GUGINO: I’ll say two things, and then I’m really curious about your experience. One, on Red Hot, I was 18 and I was working with Donald Sutherland. He played my dad and, at one point towards the end of the shoot, he said, “Carla, do you know that feeling when you finish a job and you think you’re never going to work again?” I said, “Yes!” and I’m waiting for this advice, and he says, “It never ends.” That was great advice because he’s Donald Sutherland, he’s worked for his entire life, and if this man feels that way at this age, this is really good for me to remember. Then I had an experience on a movie when I was very young, and the older woman in it, and I say “older,” she was probably in her 30s, but she was so horrible to me. Just consistently cruel, and all I cared about was that she liked me. Finally one day I went, “You know what? Fuck you.” I literally didn’t know what to do, and she said, “Oh, now I’m starting to like you.” At that moment I thought, “Wow, I will never do that to a young actress.” How about you?

HEADEY: I had the same. Michael Gambon once said to me, “Never accept a prop.” He’s like, “Put your hands in your pockets and say, ‘No, thanks.’” I’ve lived by that.

GUGINO: I love it.

HEADEY: I mean, he gave me a lot of advice, some of it I wouldn’t take. He would regale you over pints of Guinness with legendary stories about his life. I admired him so much and his coldness and his disregard for the nonsense of the job. It wasn’t life or death to him, which is hard when you’re taking it so seriously and putting everything on your shoulders. You know what I mean?

GUGINO: Yes, I do.

HEADEY: Then, same, I had an older actress who made my life a living hell. I didn’t realize I just needed to stand up for myself, like you. I was terrified of her. She’s 40 years older than me. She used to pinch me under the table during a scene if she forgot her line. She would grab me, twist my skin, so I go, “Fuck it,” and she’d go, “You see, she ruins every day.” It was daily. Then I met Monica Bellucci who was amazing, and she said, “Look, just fucking ask for what you want. They’re going to call you a bitch regardless because you’re a woman.” I thought that’s also true. There are still the residing boys club, always will be.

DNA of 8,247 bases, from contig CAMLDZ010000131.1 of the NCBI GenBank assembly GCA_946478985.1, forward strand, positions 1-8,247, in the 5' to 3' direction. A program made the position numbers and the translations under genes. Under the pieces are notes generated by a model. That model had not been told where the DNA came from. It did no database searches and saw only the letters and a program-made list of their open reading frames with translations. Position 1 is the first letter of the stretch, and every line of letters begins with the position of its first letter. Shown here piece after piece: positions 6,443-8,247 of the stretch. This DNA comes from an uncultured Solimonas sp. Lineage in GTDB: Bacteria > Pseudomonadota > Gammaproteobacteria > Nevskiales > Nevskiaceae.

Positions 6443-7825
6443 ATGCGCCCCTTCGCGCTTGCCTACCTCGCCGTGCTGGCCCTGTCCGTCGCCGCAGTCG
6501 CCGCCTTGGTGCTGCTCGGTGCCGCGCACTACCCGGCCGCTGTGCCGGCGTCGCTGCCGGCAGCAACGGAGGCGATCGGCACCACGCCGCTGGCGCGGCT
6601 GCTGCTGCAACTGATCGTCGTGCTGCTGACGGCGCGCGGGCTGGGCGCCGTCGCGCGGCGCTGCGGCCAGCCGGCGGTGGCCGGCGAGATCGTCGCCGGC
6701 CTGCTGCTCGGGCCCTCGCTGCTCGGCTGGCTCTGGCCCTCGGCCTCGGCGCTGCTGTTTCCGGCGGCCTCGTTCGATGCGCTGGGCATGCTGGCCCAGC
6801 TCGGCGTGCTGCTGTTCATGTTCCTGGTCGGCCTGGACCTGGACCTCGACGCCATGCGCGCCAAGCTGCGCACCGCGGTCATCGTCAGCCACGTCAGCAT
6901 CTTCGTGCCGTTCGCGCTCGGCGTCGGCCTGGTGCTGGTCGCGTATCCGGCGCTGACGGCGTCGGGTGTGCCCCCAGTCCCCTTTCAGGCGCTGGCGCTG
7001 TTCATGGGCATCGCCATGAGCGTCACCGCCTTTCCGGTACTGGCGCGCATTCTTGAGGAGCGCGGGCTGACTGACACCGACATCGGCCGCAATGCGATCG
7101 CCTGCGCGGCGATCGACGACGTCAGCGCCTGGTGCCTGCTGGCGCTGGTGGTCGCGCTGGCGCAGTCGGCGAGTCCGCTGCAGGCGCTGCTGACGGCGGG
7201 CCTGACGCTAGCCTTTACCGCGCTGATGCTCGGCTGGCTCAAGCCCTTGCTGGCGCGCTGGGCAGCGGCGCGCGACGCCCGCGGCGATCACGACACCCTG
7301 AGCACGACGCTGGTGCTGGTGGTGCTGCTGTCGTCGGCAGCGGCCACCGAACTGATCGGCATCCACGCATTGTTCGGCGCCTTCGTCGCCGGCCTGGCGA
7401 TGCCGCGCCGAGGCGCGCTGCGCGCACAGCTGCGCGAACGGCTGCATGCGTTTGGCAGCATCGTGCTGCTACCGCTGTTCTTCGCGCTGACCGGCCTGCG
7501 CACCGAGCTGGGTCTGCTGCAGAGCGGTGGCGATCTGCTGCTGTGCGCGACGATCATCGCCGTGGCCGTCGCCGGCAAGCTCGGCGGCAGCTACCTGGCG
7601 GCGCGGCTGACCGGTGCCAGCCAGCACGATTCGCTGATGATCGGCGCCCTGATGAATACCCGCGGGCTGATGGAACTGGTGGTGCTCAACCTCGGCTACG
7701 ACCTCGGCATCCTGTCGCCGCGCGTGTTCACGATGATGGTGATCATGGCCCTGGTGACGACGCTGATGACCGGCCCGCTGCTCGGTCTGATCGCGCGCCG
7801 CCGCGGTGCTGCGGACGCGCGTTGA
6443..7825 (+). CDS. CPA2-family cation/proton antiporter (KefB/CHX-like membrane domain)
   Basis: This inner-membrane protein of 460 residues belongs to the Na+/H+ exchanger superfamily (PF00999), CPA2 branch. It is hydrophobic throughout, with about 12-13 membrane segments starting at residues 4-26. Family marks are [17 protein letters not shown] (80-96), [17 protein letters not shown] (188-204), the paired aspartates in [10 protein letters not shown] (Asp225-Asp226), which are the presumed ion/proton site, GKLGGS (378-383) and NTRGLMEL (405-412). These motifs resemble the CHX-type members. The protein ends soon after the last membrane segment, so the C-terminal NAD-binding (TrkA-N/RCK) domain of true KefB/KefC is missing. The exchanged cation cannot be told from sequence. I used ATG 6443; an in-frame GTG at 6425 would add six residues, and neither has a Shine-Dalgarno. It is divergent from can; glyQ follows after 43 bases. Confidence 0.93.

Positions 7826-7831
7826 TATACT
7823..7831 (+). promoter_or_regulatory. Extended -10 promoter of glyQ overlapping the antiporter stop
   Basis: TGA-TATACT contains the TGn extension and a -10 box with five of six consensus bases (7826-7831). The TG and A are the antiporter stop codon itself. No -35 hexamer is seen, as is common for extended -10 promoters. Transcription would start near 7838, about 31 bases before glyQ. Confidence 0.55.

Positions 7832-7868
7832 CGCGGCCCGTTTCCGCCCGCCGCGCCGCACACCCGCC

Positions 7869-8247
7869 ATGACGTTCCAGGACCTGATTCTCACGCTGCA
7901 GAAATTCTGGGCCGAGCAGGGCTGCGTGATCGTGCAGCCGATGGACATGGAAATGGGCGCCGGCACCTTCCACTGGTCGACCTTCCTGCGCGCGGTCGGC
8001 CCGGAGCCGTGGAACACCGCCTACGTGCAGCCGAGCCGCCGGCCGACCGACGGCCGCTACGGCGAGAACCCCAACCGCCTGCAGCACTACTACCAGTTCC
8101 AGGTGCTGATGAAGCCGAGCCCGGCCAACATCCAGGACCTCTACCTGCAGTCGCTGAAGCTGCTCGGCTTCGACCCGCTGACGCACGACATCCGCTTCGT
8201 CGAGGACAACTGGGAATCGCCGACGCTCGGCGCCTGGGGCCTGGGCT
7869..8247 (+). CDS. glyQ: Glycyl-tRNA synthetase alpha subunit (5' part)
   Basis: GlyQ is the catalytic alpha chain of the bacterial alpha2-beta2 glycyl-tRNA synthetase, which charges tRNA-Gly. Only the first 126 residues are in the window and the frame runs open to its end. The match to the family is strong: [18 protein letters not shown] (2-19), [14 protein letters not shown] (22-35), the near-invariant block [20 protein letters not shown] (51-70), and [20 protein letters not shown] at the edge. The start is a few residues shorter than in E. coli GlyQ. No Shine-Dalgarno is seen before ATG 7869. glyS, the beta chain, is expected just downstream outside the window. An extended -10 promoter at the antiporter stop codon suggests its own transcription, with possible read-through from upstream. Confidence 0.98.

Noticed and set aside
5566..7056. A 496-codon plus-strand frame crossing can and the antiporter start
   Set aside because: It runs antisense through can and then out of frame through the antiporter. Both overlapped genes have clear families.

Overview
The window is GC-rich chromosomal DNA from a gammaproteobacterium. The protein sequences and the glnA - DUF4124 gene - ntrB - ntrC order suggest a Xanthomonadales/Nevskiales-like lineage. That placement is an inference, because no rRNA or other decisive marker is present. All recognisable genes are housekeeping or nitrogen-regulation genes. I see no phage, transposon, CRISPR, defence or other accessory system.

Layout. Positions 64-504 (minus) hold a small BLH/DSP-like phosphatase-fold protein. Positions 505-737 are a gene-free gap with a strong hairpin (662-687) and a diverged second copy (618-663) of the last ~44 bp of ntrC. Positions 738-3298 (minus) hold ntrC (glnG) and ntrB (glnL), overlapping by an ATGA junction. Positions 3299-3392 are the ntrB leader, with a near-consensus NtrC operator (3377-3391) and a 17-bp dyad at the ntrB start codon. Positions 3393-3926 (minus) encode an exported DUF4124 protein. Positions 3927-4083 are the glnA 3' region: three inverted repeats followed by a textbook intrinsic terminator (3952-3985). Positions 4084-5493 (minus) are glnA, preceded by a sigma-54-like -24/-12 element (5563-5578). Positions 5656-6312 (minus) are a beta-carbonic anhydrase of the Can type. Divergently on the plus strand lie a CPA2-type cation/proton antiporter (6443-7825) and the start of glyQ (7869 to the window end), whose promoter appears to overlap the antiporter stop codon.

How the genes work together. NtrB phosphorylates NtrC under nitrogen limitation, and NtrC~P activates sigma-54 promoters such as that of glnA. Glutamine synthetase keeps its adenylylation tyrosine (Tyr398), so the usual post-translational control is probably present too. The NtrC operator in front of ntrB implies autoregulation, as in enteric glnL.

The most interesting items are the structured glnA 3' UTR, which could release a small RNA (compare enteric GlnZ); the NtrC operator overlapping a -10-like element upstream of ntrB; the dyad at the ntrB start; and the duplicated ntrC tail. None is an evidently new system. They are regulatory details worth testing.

GUGINO: Always will be. I had an instance recently where I needed to assert something important to me and I hesitated because I wondered if it would be perceived as demanding. The difference at this age is that I will just push myself to do it. Ultimately, it was received positively. I still do have a little PTSD from a career full of instances where you’re acting with a male actor, and you say to the director, “Hey, what about if we try such and such?” and the male director goes, “I don’t think so,” and then, two minutes later, your fellow actor, who’s an advocate for you, says the exact same thing, and the director’s, “Great idea.”

HEADEY: I’m so glad that that’s universal. It drives me nuts.

GUGINO: It’s actual insanity. This is when the family has an alcoholic and everybody is just like, “That person actually has the power.” It’s in that vein. We’re going to pretend this is not crazy behavior.

HEADEY: Oh, my god, it’s so true. A lot of it has shifted, but…

GUGINO: Yeah, actually I do see a profound difference. I do believe we should also have the grace for people to learn and change.

HEADEY: Sorry, I wasn’t listening. Do you have a man to explain it? I’m joking. I’ve had that experience so many times.

GUGINO: Also, I want to say on record, I always want to work with you as an actor, but I really want to work with you as a director. We should be putting that out to the universe if you’ll have me.

HEADEY: Oh my god, are you kidding?

GUGINO: There’s no kidding in there.

HEADEY: Let’s do it. I love to write for actors. Most of my writing comes from notions of speaking to people I admire and love and thinking, “What’s the thing you want to do?” because it’s writable. You know what I mean? That would be a gift.

GUGINO: Yeah. Thank you so much for taking this time. I know that you are jet-lagged, busy and have a life and a job and children.

HEADEY: My pleasure. I adore you to pieces, and I can’t wait to see Girls on the Bus. I hope I get to share a dinner with you at some point, maybe in Helsinki.

Source: interviewmagazine.com